Our week of after school activities used to look something like this: Monday - football (oldest child); Tuesday - this would usually involve a (groan) play date as it was the only free day; Wednesday - swimming (oldest child);Thursday - gymnastics (middle child); Friday - swimming (middle child) followed by a fraught, wet-haired journey to the other side of town for gymnastics (oldest child.)
My main facial expression was one of harassment and the words I was most likely to utter between the hours of 3.30pm and 6pm were: ''Hurry up, we're late.'' As for the baby, she just got ferried from one car park to another with a box of raisins and a dog-eared copy of 'Where's Spot?'
Yet our schedule was nothing compared to the extra curricular activities many children had to cope with: cookery (don't you have a kitchen?) French (really? Your child really wants to learn another language on top of spelling tests, SATS, learning to read and just going to school?) Tae Kwon Do (seriously, what's the point?) trampolining (just stick one in the garden) not to mention the obligatory ballet/ball skills and all those 'X Factor contestant-in-the-making' clubs, combined with recorder/ukulele/piano (just pass the ear-plugs.)I shudder to think how many hours I've sat on damp, slat-deficient benches outside swimming pools, or shivered on the edge of a drizzling football pitch waiting for someone to blow the final whistle.
And I don't even want to weigh up how much it all cost to get my kids spluttering across the pool or turning shaky cartwheels in the gym. The amount I've spent they should be swimming the bloody Channel by now or walking on their hands to school.
Yet apart from the occasional misty-eyed moment, after school activities were generally a massive, time-consuming, debt-enhancing, mood-depreciating exercise in stress-management. An exercise I usually failed.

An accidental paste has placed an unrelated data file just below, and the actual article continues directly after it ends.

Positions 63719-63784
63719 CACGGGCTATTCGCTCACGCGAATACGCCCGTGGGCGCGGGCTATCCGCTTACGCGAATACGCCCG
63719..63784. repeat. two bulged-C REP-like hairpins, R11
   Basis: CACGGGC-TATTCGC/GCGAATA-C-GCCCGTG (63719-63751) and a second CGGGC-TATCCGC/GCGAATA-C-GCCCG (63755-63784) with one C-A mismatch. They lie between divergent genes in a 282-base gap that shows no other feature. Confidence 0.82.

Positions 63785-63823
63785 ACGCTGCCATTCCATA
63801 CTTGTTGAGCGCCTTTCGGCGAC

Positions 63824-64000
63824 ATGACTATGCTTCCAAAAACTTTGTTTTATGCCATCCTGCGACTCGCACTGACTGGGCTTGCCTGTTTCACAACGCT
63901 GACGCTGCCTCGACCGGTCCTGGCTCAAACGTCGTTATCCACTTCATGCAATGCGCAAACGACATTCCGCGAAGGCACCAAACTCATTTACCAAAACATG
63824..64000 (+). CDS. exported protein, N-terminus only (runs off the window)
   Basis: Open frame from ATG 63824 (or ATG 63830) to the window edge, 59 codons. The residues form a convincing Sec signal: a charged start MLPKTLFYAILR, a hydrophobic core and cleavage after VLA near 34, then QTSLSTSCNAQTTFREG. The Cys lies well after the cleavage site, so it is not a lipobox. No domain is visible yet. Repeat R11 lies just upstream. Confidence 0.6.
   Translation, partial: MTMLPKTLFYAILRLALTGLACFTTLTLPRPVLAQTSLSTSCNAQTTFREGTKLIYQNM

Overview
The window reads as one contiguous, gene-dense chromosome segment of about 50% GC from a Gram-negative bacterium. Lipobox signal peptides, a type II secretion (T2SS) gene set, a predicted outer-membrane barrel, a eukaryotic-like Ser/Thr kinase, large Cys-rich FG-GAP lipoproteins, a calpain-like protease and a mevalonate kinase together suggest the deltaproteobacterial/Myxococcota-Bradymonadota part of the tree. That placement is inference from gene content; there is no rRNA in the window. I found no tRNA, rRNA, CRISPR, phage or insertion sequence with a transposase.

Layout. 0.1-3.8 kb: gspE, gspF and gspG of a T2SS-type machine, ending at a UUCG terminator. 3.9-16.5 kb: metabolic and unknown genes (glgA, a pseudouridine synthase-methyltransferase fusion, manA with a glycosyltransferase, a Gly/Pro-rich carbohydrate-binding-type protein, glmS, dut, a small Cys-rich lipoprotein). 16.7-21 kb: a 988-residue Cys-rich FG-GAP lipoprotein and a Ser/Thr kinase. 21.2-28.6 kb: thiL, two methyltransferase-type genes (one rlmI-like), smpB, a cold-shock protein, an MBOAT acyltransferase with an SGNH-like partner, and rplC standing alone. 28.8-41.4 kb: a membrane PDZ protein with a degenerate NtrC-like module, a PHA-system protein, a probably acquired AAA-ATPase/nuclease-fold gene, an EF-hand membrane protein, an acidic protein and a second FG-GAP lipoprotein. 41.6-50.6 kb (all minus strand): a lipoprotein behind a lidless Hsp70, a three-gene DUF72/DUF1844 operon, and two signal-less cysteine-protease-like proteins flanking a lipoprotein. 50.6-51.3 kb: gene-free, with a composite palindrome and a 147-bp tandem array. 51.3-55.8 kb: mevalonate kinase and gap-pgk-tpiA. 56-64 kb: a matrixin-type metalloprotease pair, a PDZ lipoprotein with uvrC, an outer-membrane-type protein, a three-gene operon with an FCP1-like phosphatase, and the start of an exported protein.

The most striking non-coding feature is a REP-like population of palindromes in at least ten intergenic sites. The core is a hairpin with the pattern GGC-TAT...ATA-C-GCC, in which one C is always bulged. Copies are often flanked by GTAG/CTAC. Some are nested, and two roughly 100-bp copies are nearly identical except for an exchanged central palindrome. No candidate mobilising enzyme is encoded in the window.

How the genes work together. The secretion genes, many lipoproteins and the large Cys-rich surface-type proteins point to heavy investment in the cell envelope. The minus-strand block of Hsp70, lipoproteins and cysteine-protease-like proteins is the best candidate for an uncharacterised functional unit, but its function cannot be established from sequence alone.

I remember at the aforementioned gymnastics competition, crouching down to capture my beaming son with a click of the iphone, only for another mother to barge right in front of me, wielding a zoom lens the size of a baguette, ensuring I got nothing more than a snap of her Boden arse.
I'm surprised she didn't actually shove my son off the stand while she was at it, such is the cut-throat nature of perfection-hungry parents.
It's this parent-driven frenzy, this quest to keep up with the Jacks and Amelias, as they shunt their offspring from one class to the next, stopping only to post a few winning pictures on Facebook, that seems to be behind every over-scheduled kid.
It's as if these parents are living their thwarted dreams through their children, or perhaps providing them with opportunities they feel they were denied, in the search for vicarious success.
Admittedly, it can be hard to step back and renounce the peer pressure. I confess, my son had never shown a huge interest in football, but I signed him up because I felt like I should and because I didn't want either of us to feel he was missing out, regardless of whether he really wanted to spend Monday evenings after a long day at school getting kicked in the shins.
At three years old, I questioned the benefit of gymnastics for my daughter, but I paid up anyway just in case she was the next Beth Tweddle. A few hundred quid later, I doubt it. Does she care? I doubt it.
So this term we are not doing a single after school activity. That's right, NOT ONE, not even swimming, which I know is more of a life (saving) skill than an activity, but anyway, even that's on hold for now.
This is partly due to moving house. With a new area and new schools to get used to, the idea of new clubs just felt a bit too much. But I also felt like we - me and the kids - needed a break. A break from rushing around. A break from living up to other people's schedules. We needed to spend more time chilling, going to the park, chatting, or just being a family.
There's a fine line between building a child's self-esteem because they enjoy an activity and do well at it, and putting them under pressure to be The Best at that activity. Just like there's a fine line between children who are stimulated, happy and engaged and those who are just dog-tired, stressed-out and irritable.
As adults we constantly complain about feeling under pressure, so why subject our children to the same? Why push them to the brink of their childhood and beyond, when they'd probably be happier playing Hide and Seek?
We will take up activities again in the future when we're settled, but there will be less of them and they will be more child-led. If my kids want to do an activity or sport then great, I'll support and encourage them for as long as they enjoy it.
If not, we'll just ride a bike, read a book or spend some time together instead of stuck in the car hurtling, like greyhounds, from one place to the next, in pursuit of a rabbit that doesn't really exist.
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